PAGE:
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Barack and Michelle Obama unveil official portraits at the National Portrait Gallery
Former U.S. President Barack Obama and former first lady Michelle Obama stand with their portraits during an unveiling ceremony at the Smithsonian?s National Portrait Gallery in Washington, U.S., February 12, 2018. REUTERS/Jim Bourg
Artist Amy Sherald (R) and former first lady Michelle Obama participate in the unveiling of Mrs. Obama's portrait at the Smithsonian?s National Portrait Gallery in Washington, U.S., February 12, 2018. REUTERS/Jim Bourg
Artist Kehinde Wiley (L) and former U.S. President Barack Obama participate in the unveiling of Obama's portrait at the Smithsonian?s National Portrait Gallery in Washington, U.S., February 12, 2018. REUTERS/Jim Bourg
Artist Amy Sherald (R) and former first lady Michelle Obama participate in the unveiling of Mrs. Obama's portrait at the Smithsonian?s National Portrait Gallery in Washington, U.S., February 12, 2018. REUTERS/Jim Bourg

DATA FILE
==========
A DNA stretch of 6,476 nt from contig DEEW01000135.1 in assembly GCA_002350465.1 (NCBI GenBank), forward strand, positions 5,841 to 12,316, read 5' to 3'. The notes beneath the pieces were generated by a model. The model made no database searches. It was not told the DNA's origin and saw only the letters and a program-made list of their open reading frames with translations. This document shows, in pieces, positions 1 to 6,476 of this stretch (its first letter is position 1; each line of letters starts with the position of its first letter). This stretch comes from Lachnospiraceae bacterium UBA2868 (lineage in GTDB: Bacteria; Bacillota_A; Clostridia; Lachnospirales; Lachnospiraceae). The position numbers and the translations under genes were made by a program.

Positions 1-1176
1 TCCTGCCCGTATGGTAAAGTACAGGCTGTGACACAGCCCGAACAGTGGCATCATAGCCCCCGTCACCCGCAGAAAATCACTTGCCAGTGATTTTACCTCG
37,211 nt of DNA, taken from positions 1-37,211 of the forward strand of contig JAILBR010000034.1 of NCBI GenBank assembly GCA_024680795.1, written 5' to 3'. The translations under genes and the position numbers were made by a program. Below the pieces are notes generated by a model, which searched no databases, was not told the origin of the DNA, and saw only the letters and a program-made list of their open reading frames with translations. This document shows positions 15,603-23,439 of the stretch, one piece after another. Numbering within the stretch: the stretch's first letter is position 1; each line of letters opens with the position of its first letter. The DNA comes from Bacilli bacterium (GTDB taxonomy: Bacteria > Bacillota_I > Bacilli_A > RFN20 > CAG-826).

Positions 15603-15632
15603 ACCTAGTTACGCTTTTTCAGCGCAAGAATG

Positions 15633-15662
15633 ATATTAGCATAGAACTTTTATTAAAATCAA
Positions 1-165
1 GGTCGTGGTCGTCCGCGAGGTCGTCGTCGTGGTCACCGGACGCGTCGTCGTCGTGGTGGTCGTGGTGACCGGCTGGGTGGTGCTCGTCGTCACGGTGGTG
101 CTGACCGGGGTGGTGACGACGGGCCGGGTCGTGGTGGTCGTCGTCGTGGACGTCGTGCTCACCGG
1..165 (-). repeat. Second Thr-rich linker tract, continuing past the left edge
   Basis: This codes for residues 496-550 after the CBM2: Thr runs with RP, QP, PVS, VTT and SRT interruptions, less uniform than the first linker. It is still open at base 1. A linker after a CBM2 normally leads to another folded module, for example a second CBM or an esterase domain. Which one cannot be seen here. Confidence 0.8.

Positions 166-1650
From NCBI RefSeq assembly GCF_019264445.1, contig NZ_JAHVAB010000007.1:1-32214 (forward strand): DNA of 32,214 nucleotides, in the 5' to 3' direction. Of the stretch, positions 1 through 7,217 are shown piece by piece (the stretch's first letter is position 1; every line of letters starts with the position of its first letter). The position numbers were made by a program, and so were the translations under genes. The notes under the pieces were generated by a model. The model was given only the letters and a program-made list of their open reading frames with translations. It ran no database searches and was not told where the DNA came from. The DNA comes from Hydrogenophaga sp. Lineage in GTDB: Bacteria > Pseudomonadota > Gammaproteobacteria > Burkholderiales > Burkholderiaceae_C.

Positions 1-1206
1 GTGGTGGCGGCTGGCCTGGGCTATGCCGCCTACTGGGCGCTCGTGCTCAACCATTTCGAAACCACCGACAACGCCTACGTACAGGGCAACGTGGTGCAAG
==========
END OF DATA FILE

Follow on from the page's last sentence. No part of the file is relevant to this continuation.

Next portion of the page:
Former U.S. President Barack Obama arrives for the unveiling of his portrait and that of former first lady Michelle Obama at the Smithsonian?s National Portrait Gallery in Washington, U.S., February 12, 2018. REUTERS/Jim Bourg
Former U.S. President Barack Obama stands between painted portraits of himself and that of former first lady Michelle Obama during an unveiling ceremony at the Smithsonian?s National Portrait Gallery in Washington, U.S., February 12, 2018. REUTERS/Jim Bourg
Former U.S. President Barack Obama sits with former first lady Michelle Obama prior to the the unveiling of their portraits at the Smithsonian?s National Portrait Gallery in Washington, U.S., February 12, 2018. REUTERS/Jim Bourg
Former U.S. President Barack Obama holds hands with former first lady Michelle Obama prior to the the unveiling of their portraits at the Smithsonian?s National Portrait Gallery in Washington, U.S., February 12, 2018. REUTERS/Jim Bourg